The best songs 1971-1975

Tough-dreamy R&B. Dreamy-tough Europop. Performers dramatizing themselves for an audience yielding to their minitrations. My favorite songs from this period don’t stop giving up their secrets.


1. Temptations – Just My Imagination (Running Away with Me)
3. Aretha Franklin – Rock Steady
4. Roxy Music – Street Life
5. Rod Stewart – Maggie May/Reason to Believe
6. The Edgar Winter Group – Free Ride
7. David Bowie – Fame
8. The Spinners – I’ll Be Around
9. Al Green – Call Me (Come Back Home)
10. Led Zeppelin – Trampled Under Foot
11. James Brown – Get On the Good Foot
12. Mott the Hoople – All the Way from Memphis
13. The Stylistics – You Make Me Feel Brand New
14. Linda Ronstadt – You’re No Good
15. Loretta Lynn – The Pill
16. Alice Cooper – Elected
17. Merle Haggard – It’s Not Love (But It’s Not Bad)
18. The Isley Brothers – Fight the Power (Part 1)
19. Carly Simon – That’s the Way I’ve Always Heard It Should Be
20. Phoebe Snow – Poetry Man
21. Elton John – The Bitch is Back
22. Marvin Gaye – Trouble Man
23. Tammy Wynette – Good Lovin’ (Makes It Right)
24. Bill Withers – Use Me
25. Eagles – One of These Nights
26. Funkadelic – A Joyful Process
27. George Harrison – What is Life
28. James Brown – Funky President (People It’s Bad)
29. Joni Mitchell – Help Me
30. Cornelius Brothers & Sister Rose – Treat Her Like a Lady
31. Van Morrison – Wild Nights
32. Stevie Wonder – Superstitious
33. Elton John – Philadelphia Freedom
34. George Jones – The Door
35. The Isley Brothers – That Lady
36. Dolly Parton – Jolene
37. Gil Scott-Heron – The Bottle
38. The Rolling Stones – Happy
39. Willie Nelson – Shotgun Willie
40. Brian Eno – Baby’s on Fire
41, Merle Haggard – Things Aren’t Funny Anymore
42. Kool & the Gang – Hollywood Swinging
43. Fleetwood Mac – Over My Head
44. Ray Price – She’s Got to Be a Saint
45. Ringo Starr – Back Off Boogaloo
46. Carole King – It’s Too Late
47. The O’Jays – Back Stabbers
48. Roberta Flack – Feel Like Makin’ Love
49. Conway Twitty and Loretta Lynn – As Soon as I Hang Up the Phone
50. The Staple Singers – I’ll Take You There
51. Nilsson – Jump Into the Fire
52. Bachman–Turner Overdrive – You Ain’t Seen Nothing Yet
53. Wings – Listen to What the Man Said
54. Al Green – Tired of Being Alone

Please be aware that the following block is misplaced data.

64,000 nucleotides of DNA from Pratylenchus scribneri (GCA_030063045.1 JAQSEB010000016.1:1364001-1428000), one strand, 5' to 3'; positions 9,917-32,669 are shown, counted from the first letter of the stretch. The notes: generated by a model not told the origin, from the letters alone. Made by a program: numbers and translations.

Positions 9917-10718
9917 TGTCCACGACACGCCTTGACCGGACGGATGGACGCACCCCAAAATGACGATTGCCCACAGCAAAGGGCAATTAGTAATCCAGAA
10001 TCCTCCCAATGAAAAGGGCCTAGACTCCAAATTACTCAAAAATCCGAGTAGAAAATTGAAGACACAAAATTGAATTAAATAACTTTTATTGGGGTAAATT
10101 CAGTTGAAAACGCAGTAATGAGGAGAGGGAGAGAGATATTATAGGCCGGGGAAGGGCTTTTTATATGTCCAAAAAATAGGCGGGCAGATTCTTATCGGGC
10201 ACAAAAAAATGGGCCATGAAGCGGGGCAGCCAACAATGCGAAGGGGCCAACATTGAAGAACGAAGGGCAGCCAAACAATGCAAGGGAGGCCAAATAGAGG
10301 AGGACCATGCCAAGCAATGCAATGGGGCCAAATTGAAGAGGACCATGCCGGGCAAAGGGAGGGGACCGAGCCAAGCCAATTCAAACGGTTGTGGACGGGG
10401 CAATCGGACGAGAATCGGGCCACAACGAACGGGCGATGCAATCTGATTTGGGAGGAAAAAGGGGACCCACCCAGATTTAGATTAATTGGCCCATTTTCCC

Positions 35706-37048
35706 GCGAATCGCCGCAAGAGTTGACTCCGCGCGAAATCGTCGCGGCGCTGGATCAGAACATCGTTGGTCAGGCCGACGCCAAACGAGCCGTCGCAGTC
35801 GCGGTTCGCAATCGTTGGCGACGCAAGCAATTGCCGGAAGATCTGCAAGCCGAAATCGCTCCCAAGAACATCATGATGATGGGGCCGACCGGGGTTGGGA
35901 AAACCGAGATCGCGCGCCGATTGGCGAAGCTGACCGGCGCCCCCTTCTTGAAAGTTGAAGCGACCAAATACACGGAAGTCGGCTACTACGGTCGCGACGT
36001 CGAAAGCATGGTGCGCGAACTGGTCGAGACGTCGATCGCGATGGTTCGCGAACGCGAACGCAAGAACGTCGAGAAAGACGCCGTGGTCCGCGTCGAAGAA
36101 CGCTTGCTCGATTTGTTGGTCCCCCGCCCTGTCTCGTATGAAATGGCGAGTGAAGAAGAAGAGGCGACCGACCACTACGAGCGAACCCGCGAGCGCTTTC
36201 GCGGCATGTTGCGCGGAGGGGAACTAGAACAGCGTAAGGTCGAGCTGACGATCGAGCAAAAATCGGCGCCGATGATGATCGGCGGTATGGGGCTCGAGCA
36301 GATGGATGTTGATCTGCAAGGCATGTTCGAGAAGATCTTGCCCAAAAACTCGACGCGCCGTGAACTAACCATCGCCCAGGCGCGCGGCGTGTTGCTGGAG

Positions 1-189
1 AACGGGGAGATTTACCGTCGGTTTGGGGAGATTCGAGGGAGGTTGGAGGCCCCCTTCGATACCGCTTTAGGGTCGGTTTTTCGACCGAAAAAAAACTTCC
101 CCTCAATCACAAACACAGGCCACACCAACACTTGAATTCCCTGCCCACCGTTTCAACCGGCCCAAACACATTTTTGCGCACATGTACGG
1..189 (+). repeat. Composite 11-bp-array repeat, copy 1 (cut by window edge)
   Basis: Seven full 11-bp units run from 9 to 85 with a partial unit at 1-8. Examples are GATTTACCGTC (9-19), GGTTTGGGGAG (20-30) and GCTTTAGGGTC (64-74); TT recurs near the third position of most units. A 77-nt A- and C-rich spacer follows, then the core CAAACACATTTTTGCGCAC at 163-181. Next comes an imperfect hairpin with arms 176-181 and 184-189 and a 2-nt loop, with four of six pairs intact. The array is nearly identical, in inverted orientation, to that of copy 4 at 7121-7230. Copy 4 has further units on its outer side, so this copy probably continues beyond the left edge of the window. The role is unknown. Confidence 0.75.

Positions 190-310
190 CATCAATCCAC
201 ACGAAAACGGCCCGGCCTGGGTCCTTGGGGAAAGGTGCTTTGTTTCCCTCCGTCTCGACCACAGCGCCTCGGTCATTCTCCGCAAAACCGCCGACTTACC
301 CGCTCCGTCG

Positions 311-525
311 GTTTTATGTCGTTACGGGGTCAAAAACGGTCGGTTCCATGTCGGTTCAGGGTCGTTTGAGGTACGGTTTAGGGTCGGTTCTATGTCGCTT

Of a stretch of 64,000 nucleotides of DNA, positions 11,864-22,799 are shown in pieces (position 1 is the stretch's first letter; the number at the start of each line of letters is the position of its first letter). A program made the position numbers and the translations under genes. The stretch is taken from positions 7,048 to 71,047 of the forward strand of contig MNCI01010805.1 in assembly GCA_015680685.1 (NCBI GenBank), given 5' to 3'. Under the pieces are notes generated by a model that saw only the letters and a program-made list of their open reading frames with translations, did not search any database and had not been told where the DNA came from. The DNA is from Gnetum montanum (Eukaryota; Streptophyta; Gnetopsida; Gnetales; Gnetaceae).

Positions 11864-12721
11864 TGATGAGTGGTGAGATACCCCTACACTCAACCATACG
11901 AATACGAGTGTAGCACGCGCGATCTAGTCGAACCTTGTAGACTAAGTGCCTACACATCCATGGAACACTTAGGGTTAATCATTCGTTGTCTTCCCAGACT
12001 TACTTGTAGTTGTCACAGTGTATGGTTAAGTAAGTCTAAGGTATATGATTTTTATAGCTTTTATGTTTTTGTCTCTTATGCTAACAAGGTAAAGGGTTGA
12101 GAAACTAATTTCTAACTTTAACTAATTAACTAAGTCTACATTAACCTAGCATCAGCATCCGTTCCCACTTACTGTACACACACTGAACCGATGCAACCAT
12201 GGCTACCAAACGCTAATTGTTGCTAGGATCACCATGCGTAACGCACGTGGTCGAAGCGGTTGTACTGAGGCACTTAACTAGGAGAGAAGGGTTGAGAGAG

55. Gary Stewart – She’s Actin’ Single (I’m Drinkin’ Doubles)
56. Alice Cooper – Teenage Lament ’74
57. Loretta Lynn – Rated X
58. Ringo Starr – It Don’t Come Easy
59. Janis Ian – At Seventeen
60. George Jones – The Grand Tour

5 thoughts on “The best songs 1971-1975

  1. “Hey Loretta, you don’t under…(she keeps singing)…”

    As break-up songs that nearly tops. I almost picked it up for 74. But 10cc’s irritatingly funny and touching tale of self-denial “I’m Not In Love” tops all comers to me.

    Everyday I love more “The Grand Tour” and “The Door”. That Carly and especially Janis Ian gets a mention while Joni Mitchell doesn’t depressed me to no end. How come? How? She wipes the floor with them both!

    1. And “If We Make It Through December” is the best Xmas song Ithink I’ve ever heard. Topping the inconclusive but joke-good “Fairytale of New York” and the elegiac “2000 Miles”. And I hate Christmas songs!

      1. Good. She was close to top at this stage. She deserved one. Mine would be “Coyote”. And “Woman of heart and Mind” or “The Hissing of Summer Lawns” for deep tracks. But there’s a dozen. That one included.

        It’s strange, I have the same acts, but in many cases different songs. I have all in your top 10. Then the problem with James… is either overabundance or full versions or shorts (or parts 1 or 2?) You know, the old trick of 70s R&B that also extended to other genres. I prefer “Gett Up Offa That Thing” (which not casually mentions Get On the Good Foot) because he sounded closest to making a disco record and “release pressure” is dancing’s mantra, anyway.
        And by 1972, basically Curtis Mayfield and Sly Stone and Funkadelic and couple of others (War!) were making singles about getting on the good foot (and failing) that charted ALL and that I fancy more. My substitute is antidote as well: Cymande’s “Bra”. Extraordinary.

        Vey good list. But just when I listen HARDER to Roberta because of you and decided to pick the single which I considered the most interesting of her production (that would “Killing Me Softly”, oddly) you went with her “brazilian beat” which is even airier than “Where Is the Love”. There’s something alluring in her proficiency and evident love for textured arrangements, but she lacks the grit of Gal Costa and the voice of Elis Regina to pull it off. None of them players like Roberta, granted. But sometimes I think her arrangements were like water boiling at 30 degress: It will evaporate, eventually. But (mocking Miranda Priestley’s voice) “by all means, girl, move at at glacial pace, you know how that thrills me!”.

        I think you find her sophistication a mastery in the intricacies of quietude. I often find myself nodding off sleep investigating that. Can’t help it. But she’s in another level than the obnoxious crybaby who needed to take down other women to feel better about herself but still was too short to be picked! Gosh, can’t stand Janis Ian!

Leave a Reply

Fill in your details below or click an icon to log in: Logo

You are commenting using your account. Log Out /  Change )

Google photo

You are commenting using your Google account. Log Out /  Change )

Twitter picture

You are commenting using your Twitter account. Log Out /  Change )

Facebook photo

You are commenting using your Facebook account. Log Out /  Change )

Connecting to %s

%d bloggers like this: